How close are mankind to creating a quantum computer?

  • Thread starter eextreme
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I read about how a quantum computer would work, but how close are we to making one. If it isn't possible what would prevent it from being created?
 

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The decoherence time of a quantum state in a qubit is short, say 1ps-1fs. After that time the memory is destroyed, any you cannot read. You need low temperatures as well, perhaps below liquid helium ~4K. Algoritms for quantum computers exist, but they are simulated on normal computers. In principle its possble to make a prototype in a cleanroom, but i doubt that it will work properly. Heard about stories that nasa has one, but i am not in the feld so i cannot tell you more precise.
 
  • #3
f95toli
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The decoherence time of a quantum state in a qubit is short, say 1ps-1fs. After that time the memory is destroyed, any you cannot read.
It is short, but is not THAT short. The coherence times of e.g. atomic/ionic spin systems can be quite long (ms or longer) but the problem is that it is very difficult to scale such systems up to practical computers. Another problem is the time it takes to perform a gate operations is relatively long (remember that it is not only the coherence time that counts, it is how many operations you can perform during that time)
The limit so far is only about 8 qubits, but that has still been enough to demonstrate most of the algorithms. I.e. quantum computers DO already exists, they are just still too small to be practical.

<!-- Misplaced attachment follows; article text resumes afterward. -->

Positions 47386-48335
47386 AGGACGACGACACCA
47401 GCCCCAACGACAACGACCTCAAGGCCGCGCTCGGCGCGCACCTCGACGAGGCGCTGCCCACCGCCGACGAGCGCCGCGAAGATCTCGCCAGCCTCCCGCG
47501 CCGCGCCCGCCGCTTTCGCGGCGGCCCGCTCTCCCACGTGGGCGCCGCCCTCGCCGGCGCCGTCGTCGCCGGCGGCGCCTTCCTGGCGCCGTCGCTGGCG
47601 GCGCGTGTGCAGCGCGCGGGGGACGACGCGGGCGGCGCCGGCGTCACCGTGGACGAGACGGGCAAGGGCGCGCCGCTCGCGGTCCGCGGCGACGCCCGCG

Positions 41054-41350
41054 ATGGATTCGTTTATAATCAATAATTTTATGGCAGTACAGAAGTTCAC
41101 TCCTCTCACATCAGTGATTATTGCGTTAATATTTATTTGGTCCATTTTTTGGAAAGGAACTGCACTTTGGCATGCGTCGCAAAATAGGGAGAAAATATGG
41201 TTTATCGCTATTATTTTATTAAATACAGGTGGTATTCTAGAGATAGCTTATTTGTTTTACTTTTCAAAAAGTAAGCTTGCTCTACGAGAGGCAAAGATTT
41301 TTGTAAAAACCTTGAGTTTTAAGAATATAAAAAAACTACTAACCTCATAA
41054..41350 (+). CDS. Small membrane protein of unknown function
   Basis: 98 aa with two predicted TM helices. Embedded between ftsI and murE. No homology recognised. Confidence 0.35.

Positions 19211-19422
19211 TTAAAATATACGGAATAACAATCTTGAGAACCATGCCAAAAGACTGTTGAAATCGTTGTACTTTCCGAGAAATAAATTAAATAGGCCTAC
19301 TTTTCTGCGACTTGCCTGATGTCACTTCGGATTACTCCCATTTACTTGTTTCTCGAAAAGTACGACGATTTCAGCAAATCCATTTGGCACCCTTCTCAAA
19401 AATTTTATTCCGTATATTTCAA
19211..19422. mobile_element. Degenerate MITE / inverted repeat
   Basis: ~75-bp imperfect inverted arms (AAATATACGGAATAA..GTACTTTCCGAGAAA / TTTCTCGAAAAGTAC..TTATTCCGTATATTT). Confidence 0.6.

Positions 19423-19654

Solid state QC are -at least in principle- easy to scale up to large sizes but they have much shorter coherence times that atomic systems. But there has been dramatic progress over the past few years. The firsts qubits (1999-2000) had coherence times of only a a few ns but that time is going up rapidly, mainly because we are now starting to understand what is limiting their performance (2-level fluctuators in the material etc). The current record is something like 10 us (for T1, T2 being a bit shorter due to pure dephasing) using a superconducting flux qubit.

One advantage with solid state qubits is that they are easy to control and the gate time can be less than 1 ns (using microwave pulses) so you can perform many operations before the qubit decays. The main problem is that the coherence times drop very quickly as we start to couple qubits together and so far only 2-qubit systems can be fully controlled (although coupling has been demonstrated with up to 7 qubits).
This is very much work in progress.
Note that even a 20 qubit QC would be very interesting, not so much for algorithms (too small) but for simulating other quantum systems; it is difficult to simulate e.g. large molecules with more than a few atoms on a classical computers but a QC would -at least in theory- be well suited to this task. I.e. the idea would basically be to use a QC as a "toy system" to test ideas about complex quantum systems.
 

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